The articles in this drill-down offer insight into the latest cloud technology, and tell you the key questions you need to ask your service provider, and your storage team, if you decide to buy or build cloud storage technology. Find out what our experts say are the most important things to know when drawing up your cloud roadmap, and which tools can be most helpful when it comes time to deploy cutting-edge cloud technology.

        View E-Handbook
      • The two faces of file sync and share

        Bring your own device, file sync-and-share technology and an increasingly mobile workforce are changing the requirements for how workers want (and need) to access corporate data, and putting new pressures on storage administrators. IT is no longer in a command-and-control role where they can dictate the hardware and software that employees use. Workers wanting to get to their files anywhere, anytime and from a variety of endpoint devices have turned to consumer cloud-based file-sharing and collaboration services. These services can be simple to use, but they pose a new challenge for IT when it comes to deciding how to police, patrol, monitor and protect the information employees keep and share in these files. This handbook takes a closer look at the growing sync-and-share phenomenon and offers real-world advice from experts and peers on how to address accessibility and security issues.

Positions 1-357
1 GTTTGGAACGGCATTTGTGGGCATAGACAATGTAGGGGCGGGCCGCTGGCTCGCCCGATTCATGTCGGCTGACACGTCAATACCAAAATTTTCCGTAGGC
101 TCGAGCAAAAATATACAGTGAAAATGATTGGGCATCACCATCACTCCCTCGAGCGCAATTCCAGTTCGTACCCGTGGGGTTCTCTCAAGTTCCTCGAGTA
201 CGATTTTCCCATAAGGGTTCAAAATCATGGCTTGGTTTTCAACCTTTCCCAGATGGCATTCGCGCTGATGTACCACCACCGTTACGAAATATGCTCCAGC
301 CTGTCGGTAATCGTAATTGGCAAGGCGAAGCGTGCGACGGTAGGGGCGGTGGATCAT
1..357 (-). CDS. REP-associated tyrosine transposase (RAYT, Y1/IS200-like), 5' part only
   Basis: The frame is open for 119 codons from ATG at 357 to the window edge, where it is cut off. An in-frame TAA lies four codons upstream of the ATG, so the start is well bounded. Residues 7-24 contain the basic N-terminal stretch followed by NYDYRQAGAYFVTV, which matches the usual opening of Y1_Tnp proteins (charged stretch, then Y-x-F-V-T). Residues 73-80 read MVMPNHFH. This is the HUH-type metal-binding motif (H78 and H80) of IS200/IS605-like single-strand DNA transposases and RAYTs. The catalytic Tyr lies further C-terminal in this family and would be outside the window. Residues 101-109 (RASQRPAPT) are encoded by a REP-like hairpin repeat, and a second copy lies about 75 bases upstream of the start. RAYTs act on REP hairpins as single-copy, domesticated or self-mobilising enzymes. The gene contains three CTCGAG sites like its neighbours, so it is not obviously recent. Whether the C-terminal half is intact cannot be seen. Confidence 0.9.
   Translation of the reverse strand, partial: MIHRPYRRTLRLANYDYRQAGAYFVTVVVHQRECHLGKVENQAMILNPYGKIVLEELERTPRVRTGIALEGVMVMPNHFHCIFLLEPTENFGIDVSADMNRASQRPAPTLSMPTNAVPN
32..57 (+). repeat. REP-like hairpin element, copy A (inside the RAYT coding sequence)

View E-Handbook
      • Moving data to the cloud: Advice, how-to tips and use cases

        In this handbook on finding the right data for cloud storage, industry experts Marc Staimer and Arun Taneja share their best practices and experiences with cloud installations and moving data to the cloud. They’ll outline how to evaluate your organization’s security plans, recovery times, accessibility needs and cost requirements to determine where and when to apply cloud technology. In addition, they’ll answer such key questions as: What about primary data and the cloud? Will I need to rely on object storage? and Can a public cloud meet my availability requirements? Whether you’re just beginning your search for a cloud storage provider, considering a hybrid cloud project or building your own private cloud, this handbook can serve as a guide to your project and help you design a roadmap for moving data of all types to the cloud.

        View E-Handbook
      Page 1 of 1
    • Page 1 of 1
      • Architecture essentials and options when implementing a private cloud

        Building a private cloud means trying to replicate the elasticity, scalability and on-demand accessibility that large public cloud providers can offer, but doing it on your own. In strategizing for private cloud implementations, data storage pros must understand the requirements and functions of a private cloud.

        This handbook offers a detailed plan for implementing a private cloud, drills into virtualization and object storage technology choices, and includes expert advice on how to design on-demand, internal cloud services and guarantee multi-tenancy, geographically aware systems. Read our expert content to help you decide whether a private cloud implementation makes sense for your organization, how to get started and why many industry analysts say private clouds can be a good fit for organizations of any size.

        View E-Handbook